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The Amazon is burning, ice caps and glaciers are melting, our access to food and water is under threat. The inescapable truth is that we’re in a climate emergency – but there is also hope and there’s something every one of us can do.
Throughout this month, we will be updating this live blog to keep you up to date on what’s happening around the world and what you can do to help.
In the second wave of the two student-led climate strikes this month (September 20 and 27), people again hit the streets to demand action on climate change. Across the two days, an estimated 7.6 million people went out in a show of unprecedented action for the climate!
“We want climate justice, we want change, this is our future.” Youth activists are demanding action on #ClimateAction for a future and led millions into the streets for #GlobalClimateStrikes again on Friday ✊Find a future event near you >> http://FridaysForFuture.org/join
Posted by Greenpeace International on Sunday, September 29, 2019
In Santiago, Chile, as part of the global Earth Strike on September 27, an estimated 100,000 people gathered ahead of the UN climate talks (COP25) in December. With this show of force for a better planet, national leaders have been put on notice: act now!
— Greenpeace (@Greenpeace) September 27, 2019
New IPCC report shows critical need for accelerated climate action and oceans protection
The launch of the Intergovernmental Panel on Climate Change (IPCC) special report on the Ocean and Cryosphere, highlights the need for governments to urgently scale up and accelerate efforts to address the climate emergency and protect the world’s oceans. The science is both chilling and compelling, revealing that the impacts of human-made carbon emissions on our oceans are on a much larger scale and happening way faster than predicted.
Breaking: UN report confirms our oceans are in crisis. We urgently need to:
⛔ stop burning fossil fuels
🐳 protect our oceans, so they can recover and thrive
— Greenpeace UK (@GreenpeaceUK) September 25, 2019
— Greenpeace PressDesk (@greenpeacepress) September 25, 2019
Lebanon graffiti artists join Climate Strikes
Greenpeace in Lebanon collaborated with a Lebanese graffiti group, Ashekman, to create a mural that helps give a higher visibility of the climate movement in Lebanon. The small but BRAVE group of strikers joined us in revealing the mural, and took part of the video summary.
After Greta Thunberg’s raw and unvarnished opening plea to leaders at the UN Secretary-General’s Climate Action Summit in New York, Greenpeace International Executive Director Jennifer Morgan said: “There is no longer anywhere for leaders to hide, we the people are watching you”.
On the same day, Greenpeace USA activists in New York protested with a moving billboard against the arrival of Brazilian President Bolsonaro, who will speak at the UN to try and convince the world he cares about forests while the Amazon still burns.
Activists — and a moving billboard! — protest the arrival of Brazilian president @jairbolsonaro to NYC. He will speak at the @UN to convince us he cares about forests while the #Amazon still burns. Add your voice: https://t.co/hEUuh7X333#ActfortheAmazon #CancelBolsonaro pic.twitter.com/6vYoMnFv1e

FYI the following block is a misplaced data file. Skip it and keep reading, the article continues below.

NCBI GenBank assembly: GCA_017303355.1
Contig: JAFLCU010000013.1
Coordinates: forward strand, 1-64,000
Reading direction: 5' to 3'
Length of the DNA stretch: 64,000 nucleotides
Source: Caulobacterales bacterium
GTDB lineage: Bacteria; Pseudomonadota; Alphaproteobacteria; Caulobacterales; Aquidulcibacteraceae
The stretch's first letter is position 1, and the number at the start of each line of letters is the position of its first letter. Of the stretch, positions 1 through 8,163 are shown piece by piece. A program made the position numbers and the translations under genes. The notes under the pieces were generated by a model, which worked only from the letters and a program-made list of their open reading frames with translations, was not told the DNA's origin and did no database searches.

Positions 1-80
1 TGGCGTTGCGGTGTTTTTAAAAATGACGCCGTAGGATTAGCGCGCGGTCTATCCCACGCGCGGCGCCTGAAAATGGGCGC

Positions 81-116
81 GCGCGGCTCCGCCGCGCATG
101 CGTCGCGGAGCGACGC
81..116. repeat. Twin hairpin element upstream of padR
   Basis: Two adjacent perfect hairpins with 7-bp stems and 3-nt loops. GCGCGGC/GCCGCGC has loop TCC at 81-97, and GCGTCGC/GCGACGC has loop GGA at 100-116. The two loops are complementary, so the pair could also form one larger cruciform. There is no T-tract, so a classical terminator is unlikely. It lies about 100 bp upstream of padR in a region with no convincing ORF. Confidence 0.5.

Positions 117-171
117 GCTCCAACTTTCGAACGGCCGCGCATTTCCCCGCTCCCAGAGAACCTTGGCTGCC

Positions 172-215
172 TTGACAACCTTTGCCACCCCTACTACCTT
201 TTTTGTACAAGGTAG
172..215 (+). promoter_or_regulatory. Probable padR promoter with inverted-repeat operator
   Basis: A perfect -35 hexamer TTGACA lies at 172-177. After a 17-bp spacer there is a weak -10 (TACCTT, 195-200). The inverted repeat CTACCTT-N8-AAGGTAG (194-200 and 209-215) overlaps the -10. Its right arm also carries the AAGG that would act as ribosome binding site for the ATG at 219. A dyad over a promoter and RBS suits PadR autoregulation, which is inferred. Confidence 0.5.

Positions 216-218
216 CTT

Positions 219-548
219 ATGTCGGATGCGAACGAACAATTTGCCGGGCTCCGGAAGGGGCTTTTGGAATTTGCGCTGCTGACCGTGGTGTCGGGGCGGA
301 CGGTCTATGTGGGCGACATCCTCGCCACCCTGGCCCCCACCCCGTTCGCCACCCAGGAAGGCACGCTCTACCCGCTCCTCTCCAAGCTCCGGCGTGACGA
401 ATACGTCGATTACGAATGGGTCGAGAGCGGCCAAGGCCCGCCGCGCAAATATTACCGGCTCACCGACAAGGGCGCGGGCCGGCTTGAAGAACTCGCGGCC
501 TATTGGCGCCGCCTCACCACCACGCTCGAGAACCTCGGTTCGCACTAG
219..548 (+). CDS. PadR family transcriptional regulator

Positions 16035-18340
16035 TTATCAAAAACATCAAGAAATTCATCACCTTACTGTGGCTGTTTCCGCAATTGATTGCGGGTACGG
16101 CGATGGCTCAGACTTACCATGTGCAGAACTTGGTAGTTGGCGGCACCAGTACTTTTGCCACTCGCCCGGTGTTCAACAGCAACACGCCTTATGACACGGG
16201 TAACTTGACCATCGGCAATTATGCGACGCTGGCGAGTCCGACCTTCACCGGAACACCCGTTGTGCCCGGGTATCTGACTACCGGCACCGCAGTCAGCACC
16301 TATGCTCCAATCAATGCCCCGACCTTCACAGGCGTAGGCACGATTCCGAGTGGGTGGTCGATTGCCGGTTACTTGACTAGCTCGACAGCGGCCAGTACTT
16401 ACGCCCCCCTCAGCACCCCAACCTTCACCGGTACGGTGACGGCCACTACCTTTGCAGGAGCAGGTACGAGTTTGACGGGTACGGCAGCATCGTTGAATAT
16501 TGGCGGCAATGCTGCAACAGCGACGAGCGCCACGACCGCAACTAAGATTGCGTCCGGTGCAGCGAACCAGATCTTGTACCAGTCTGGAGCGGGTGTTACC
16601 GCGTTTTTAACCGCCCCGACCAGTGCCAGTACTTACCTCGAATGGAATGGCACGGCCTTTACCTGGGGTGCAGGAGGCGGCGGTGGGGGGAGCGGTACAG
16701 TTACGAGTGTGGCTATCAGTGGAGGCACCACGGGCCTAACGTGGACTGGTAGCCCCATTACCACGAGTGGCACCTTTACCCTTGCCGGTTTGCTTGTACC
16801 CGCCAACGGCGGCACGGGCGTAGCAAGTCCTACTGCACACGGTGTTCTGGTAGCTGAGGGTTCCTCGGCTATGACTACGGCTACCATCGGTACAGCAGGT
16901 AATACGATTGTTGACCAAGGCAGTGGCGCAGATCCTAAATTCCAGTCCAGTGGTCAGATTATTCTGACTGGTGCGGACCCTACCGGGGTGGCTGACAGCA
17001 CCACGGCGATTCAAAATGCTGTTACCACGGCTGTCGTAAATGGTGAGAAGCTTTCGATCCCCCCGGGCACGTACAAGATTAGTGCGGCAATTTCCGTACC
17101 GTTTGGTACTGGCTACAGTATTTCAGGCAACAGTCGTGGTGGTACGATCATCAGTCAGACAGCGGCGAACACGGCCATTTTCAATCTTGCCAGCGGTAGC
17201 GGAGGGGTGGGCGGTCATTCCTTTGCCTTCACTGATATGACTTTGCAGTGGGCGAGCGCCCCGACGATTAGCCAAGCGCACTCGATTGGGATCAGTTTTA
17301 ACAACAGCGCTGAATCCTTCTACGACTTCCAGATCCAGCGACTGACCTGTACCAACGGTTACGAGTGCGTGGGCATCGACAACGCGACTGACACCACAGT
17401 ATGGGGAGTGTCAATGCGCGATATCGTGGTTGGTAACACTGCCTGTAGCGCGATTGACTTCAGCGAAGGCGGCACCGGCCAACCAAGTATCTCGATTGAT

— Greenpeace USA (@greenpeaceusa) September 23, 2019
And as the Arctic sea ice melts to its second lowest extent on record, hope is on the horizon. This November we are taking Arctic oil to court. Add your name and be part of the evidence we will present in court.
The melting Arctic is being fuelled by the greed of a handful of oil companies, but hope is on the horizon. This November we are taking Arctic oil to court. Add your name and be part of the evidence we will present in court >> https://t.co/JDLHuseNud #PeopleVsOil pic.twitter.com/pHxQ7Uzrjk
— Greenpeace (@Greenpeace) September 23, 2019
Greenpeace UK climbers unfurl two giant banners from Burger King’s iconic restaurant in London’s Leicester Square to denounce the fast-food giant’s links to Amazon fires and deforestation. Two 10 by 6 metre banners reading “Fast Food Fries Forests” and “Burger King Flame Grilling the Amazon” covered the whole facade of the building. The Greenpeace protest takes place on the fifth anniversary of the New York declaration on forests – an agreement to end deforestation signed by dozens of governments and corporations in 2014.
We’re down at Leicester Square because @BurgerKing is buying meat and animal feed from companies responsible for Amazon fires and deforestation 🍔 🔥 read more here: https://t.co/Uch1rGXQ5W https://t.co/xsGPnfuNIQ
— Greenpeace UK Press Office (@GPUKnews) September 23, 2019
Greenpeace Philippines activists blockaded the entrance to the refinery of fossil fuel giant Shell in Batangas, south of Manila to sound the alarm for the climate emergency. The action challenges fossil fuel companies to show accountability for their role in the climate crisis, heed the call of climate-impacted communities for justice, and start a rapid and just transition to phase out fossil fuels. The blockade consisted of eight activists, who climbed on top of one of the facility’s silos and unfurled a banner with the words ‘Shell, stop burning our future’.
We’re challenging fossil fuel companies to show accountability for their role in the climate crisis, and heed the call of climate-impacted communities for justice!#ClimateStrike#ClimateEmergency#ClimateJusticehttps://t.co/8IFwHypO6j
— Greenpeace Philippines (@gpph) September 22, 2019
The biggest mass mobilisation for the climate that the world has ever seen. Millions of people around the world are striking from school or work to demand urgent measures to stop the climate crisis. Some things are worth breaking the rules for. The tragedy in the Bahamas, the receding Arctic sea ice, or the forest fires raging across the world demand our response. The urgency to act has never been more dire. Everyone one of us must get out and do whatever we can; join the strikes and stand in solidarity with each other.